Anyone know status of B'room dancing as an Olympic sport?

SDsalsaguy

Administrator
Staff member
#21
Chris Stratton said:
pygmalion said:
Ballroom dancing is in dead last with a paltry 6%! :shock: This is a disgrace.
I don't think it's a disgrace at all - lots of dancers I know are voting against it (I tried to but it wasn't working). Wanting to promote ballroom dancing and wanting it in the olympics are two different things
Hmmm, I've been thinking about this and I actually think that voting against ballroom is the wrong way to go. While I personally lean away from wanting ballroom in the Olympics I also think that sizable numbers in this poll might convince some that there is at least potential interest in seeing ballroom televised which is something I am for (although I do agree with Chris that the format shouldn't be changed if it is being televised as a competition).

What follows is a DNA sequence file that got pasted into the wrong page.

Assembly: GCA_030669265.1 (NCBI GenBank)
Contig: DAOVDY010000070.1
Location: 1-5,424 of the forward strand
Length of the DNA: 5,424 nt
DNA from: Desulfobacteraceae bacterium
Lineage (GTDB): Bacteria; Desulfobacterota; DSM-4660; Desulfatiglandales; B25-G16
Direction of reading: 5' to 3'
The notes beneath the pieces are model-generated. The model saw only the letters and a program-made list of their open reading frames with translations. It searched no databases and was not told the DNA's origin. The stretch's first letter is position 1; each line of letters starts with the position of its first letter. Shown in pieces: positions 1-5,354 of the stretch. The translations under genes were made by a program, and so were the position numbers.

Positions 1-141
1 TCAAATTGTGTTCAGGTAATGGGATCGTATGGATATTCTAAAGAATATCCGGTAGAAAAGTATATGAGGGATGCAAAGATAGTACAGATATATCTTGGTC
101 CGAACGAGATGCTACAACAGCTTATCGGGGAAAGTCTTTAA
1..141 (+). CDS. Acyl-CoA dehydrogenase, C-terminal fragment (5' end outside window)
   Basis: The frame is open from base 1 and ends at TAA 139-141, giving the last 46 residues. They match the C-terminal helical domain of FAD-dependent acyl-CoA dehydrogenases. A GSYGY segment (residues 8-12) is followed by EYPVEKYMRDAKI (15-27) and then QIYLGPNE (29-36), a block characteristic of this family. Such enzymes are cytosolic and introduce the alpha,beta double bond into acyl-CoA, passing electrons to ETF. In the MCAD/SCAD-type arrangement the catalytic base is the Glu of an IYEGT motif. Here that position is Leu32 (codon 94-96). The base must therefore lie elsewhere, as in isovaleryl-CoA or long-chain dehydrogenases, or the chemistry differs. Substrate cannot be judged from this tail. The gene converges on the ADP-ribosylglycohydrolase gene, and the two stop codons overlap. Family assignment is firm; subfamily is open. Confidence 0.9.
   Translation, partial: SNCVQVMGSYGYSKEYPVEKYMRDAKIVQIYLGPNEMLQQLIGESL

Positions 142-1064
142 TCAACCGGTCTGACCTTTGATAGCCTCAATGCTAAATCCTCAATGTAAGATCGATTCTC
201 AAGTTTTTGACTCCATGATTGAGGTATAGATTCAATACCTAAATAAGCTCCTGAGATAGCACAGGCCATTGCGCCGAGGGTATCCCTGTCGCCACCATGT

pygmalion

Well-Known Member
#22
I voted for ballroom in the Olympics. I agree there are logistical issues, but I voted for it anyway. (Remember I told you -- I voted with my gut. :oops: :lol: ) In my mind, the logistics of how to structure Olympic trials are secondary to creating visibility for dancesport. Maybe not my best thought out opinion, but I'm open to being verbally thrashed with dissenters. :wink: :lol: Why should I have voted the other way, if I should have voted the other way?
 
#23
SDsalsaguy said: